Hard Rock Hotel, 207 Fifth Avenue, San Diego
Welcome back, Baby Boomers and suburban-raised Gen Xers, to your childhoods. Minus, of course, bedwetting, skinned knees, dorky shoes, schoolyard bullies, mean girls, broken skates, school-cafeteria lunches, Dick and Jane, et al. Your second childhood will be free of the miseries of the original. At Maryjane's you will eat your recherche du temps perdu just like Proust, and it may even taste slightly better than when Mom served it hot from the oven on a disposable tripartite aluminum-foil tray.
This time around, childhood will be painless because you'll be able to look back not with anger or tears but with fond irony. A wall devoted to prints of Warhol portraits of Mick Jagger will help you maintain your sophisticated detachment. Camping it up are the other walls, partly paneled in genuine coffee-shop wood veneer (unless it's real wood disguised as veneer) and white linoleum tiles peeking out from the edges of dark brown carpeting. There are tall, dark-brown booths upholstered in the hide of the endangered wild Nauga. There are round tables with low-slung rolling swivel chairs kidnapped from a business-class airport lounge, probably Eero Saarinen's TWA Terminal at Idlewild (JFK), circa 1965. An acoustical-foam ceiling sprouts Mid-Century Modern chandeliers resembling long-spiked silvery sea urchins capped with threesomes of bulbs. Numerous silent flat-panel TVs cut between Marilyn Monroe's drag-show outing (Some Like It Hot) and Shirley Jones (The Partridge Family). In the adjacent long, darkish entry room are long counters with stools. (Is it a bar or a luncheonette? Oh, gee, it's either or both — milk shakes or martinis!) Rock of various ages plays rather loudly throughout.
The Mick Jagger portraits on the wall are key. Boomer or Gen X-er, you're now in 1955 viewed from 1967, or 1976 viewed from 1967: Your Childhood by Andy Warhol and the Factory crew — A Multimedia Multi-Sensory Event. Edie Sedgwick and Ultra Violet should be the hostesses, tall Mary Woronov (later immortalized as the punitive "Miss Togar" in Rock'n'Roll High School) and tough tweaker-dyke Bridget Polk the bouncers. Holly Woodlawn and Candy Darling should be motherly, glam-trannie waitresses calling you "hon," with quietly observant Billy Name as kitchen expediter. Oh, maybe not. That could seem too, well, serious (although it would be serious fun, too). The real 1967 was actually awfully strenuous to live through.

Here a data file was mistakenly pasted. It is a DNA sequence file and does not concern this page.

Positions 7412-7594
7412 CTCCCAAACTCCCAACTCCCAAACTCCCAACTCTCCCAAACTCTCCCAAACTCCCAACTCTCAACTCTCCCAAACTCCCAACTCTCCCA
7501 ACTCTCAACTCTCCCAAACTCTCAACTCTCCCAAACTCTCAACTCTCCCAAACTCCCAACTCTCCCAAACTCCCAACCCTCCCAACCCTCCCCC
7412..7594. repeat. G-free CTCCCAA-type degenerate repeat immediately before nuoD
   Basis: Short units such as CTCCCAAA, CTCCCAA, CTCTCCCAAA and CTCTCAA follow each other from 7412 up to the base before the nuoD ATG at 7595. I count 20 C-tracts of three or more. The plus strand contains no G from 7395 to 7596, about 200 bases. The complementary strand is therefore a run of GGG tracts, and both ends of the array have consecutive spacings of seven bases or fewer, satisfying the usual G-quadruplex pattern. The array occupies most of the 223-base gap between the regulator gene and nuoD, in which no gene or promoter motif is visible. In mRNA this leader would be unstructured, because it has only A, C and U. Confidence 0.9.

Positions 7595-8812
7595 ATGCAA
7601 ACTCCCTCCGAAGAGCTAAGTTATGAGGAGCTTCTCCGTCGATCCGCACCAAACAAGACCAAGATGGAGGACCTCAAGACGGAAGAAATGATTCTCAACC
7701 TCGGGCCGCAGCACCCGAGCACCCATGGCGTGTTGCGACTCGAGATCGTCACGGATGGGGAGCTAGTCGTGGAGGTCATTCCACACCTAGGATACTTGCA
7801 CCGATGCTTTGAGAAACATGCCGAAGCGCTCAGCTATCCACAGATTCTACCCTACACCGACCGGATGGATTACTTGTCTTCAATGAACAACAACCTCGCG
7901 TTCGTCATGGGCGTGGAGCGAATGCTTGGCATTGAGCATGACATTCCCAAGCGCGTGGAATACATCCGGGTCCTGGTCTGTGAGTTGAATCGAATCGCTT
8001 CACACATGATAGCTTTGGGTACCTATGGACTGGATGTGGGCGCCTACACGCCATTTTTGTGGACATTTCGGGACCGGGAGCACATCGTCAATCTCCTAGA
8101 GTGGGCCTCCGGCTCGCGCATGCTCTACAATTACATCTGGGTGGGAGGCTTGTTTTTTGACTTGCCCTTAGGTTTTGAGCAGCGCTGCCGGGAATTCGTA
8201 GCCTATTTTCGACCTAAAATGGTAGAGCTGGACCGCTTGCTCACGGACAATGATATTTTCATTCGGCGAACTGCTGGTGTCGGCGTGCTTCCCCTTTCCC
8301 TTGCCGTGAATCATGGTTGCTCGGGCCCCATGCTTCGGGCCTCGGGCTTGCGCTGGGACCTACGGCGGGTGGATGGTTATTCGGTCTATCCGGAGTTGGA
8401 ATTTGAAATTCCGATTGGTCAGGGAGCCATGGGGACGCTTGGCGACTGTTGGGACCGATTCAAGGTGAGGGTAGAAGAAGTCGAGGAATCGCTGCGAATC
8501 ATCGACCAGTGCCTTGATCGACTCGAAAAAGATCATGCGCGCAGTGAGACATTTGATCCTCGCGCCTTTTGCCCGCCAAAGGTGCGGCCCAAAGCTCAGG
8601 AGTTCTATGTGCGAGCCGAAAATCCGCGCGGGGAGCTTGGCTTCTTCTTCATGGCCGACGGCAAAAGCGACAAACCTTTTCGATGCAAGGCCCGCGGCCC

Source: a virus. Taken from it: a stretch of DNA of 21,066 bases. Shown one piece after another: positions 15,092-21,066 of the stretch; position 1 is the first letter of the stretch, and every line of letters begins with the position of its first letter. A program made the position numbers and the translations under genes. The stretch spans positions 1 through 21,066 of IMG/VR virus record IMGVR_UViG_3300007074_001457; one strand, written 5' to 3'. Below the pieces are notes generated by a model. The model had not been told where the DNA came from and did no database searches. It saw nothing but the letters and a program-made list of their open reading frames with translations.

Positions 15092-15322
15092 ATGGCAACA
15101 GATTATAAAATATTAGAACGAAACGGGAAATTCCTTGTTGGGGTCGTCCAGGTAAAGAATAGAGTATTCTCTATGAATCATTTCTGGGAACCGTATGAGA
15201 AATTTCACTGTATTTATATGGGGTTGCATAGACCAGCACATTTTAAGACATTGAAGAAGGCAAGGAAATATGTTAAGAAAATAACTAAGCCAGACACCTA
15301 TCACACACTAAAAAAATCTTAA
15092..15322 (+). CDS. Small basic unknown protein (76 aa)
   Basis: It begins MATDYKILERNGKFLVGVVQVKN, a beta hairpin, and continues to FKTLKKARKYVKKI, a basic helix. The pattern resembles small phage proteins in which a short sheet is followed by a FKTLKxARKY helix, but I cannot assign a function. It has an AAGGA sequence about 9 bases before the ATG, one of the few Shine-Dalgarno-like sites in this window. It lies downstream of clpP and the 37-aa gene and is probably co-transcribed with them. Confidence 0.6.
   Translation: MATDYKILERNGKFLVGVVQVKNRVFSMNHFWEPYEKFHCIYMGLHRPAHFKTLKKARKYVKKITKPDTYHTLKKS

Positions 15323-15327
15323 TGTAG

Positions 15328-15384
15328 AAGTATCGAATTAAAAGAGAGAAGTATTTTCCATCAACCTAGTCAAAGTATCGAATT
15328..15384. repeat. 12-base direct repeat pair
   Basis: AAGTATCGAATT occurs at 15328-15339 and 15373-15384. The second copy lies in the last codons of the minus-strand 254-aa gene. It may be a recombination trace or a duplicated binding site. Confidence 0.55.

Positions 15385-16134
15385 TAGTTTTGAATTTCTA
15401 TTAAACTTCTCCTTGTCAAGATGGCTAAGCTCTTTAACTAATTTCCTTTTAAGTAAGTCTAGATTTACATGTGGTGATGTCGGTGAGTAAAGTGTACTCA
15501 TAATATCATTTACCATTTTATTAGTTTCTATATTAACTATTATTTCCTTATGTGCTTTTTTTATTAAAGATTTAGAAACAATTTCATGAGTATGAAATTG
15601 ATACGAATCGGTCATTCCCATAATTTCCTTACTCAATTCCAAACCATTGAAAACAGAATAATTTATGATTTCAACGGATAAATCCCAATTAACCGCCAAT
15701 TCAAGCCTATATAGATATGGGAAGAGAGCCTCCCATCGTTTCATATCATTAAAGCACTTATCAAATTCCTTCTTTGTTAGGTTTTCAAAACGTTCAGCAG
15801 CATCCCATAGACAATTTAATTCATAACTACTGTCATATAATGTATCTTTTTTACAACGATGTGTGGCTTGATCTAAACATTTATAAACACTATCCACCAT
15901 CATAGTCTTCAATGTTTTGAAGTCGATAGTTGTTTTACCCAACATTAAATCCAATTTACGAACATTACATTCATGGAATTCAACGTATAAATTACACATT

This is the lite version of innocence recollected in decadence. Maryjane is a fag hag at heart, but her gay sensibility is strictly closeted, with straight waiters, standard-issue glam hostesses; only another old fag hag like me can see through the pose. The gay sensibility has become the universal urban posture now — everybody's ironic, and nobody's all that decadent, except Amy Winehouse and Babyshambles, and who'd want to be them?
Why was I there? Because we all need a little cheap comfort sometime. I needed it because we'd been planning to explore a new Southern-style BBQ on Euclid that evening, but a few minutes before the gathering of the tribe, I phoned to see if they'd take credit cards and found their line disconnected. Freak out! Needed new destination STAT, with no res needed, a place where low-rent BBQ clothes would pass. Samurai Jim, meanwhile, had just come off 18 straight working days and two root canals. He'd spotted Maryjane's when we ate at Nobu, and since then we'd seen some complimentary early mentions in print. Michelle was fine with it, too, and the Dow Jones had just totally crashed, so going to a really cheap destination seemed like a good idea to show solidarity with the suffering masses.
Maryjane's hip, jokey attitude extends to the menu: A side dish named "Bad Advice" is free, and the plain hamburger is called, in parentheses, "missionary style." The fare at Maryjane's is (like the decor) slightly upscale coffee shop. Big, certified Black Angus half-pound burgers. Big salads, including a classic Cobb. Sandwiches such as tuna melts, peanut butter and banana ("the hot Elvis"), and, especially tempting, an "Award Winning" meatloaf sandwich. A few Mex-oid plates (guacamole, quesadilla, nachos, soft tacos), with vegan versions citing Ozzy Osbourne on the menu; some pub grub (Buffalo wings, fancy fries, onion rings); plus a few simple entrées, ranging from fish and chips to rib-eye steak frites.
We ordered a starter of guacamole from our cheerful, nondecadent waiter and a side of five-cheese mac to come with our entrées. The waiter totally forgot the guac. (He didn't charge us for it.) The mac 'n' cheese (fontina, Gruyère, and three unknowns that evidently didn't include cheddar) was light and creamy but also light on flavor.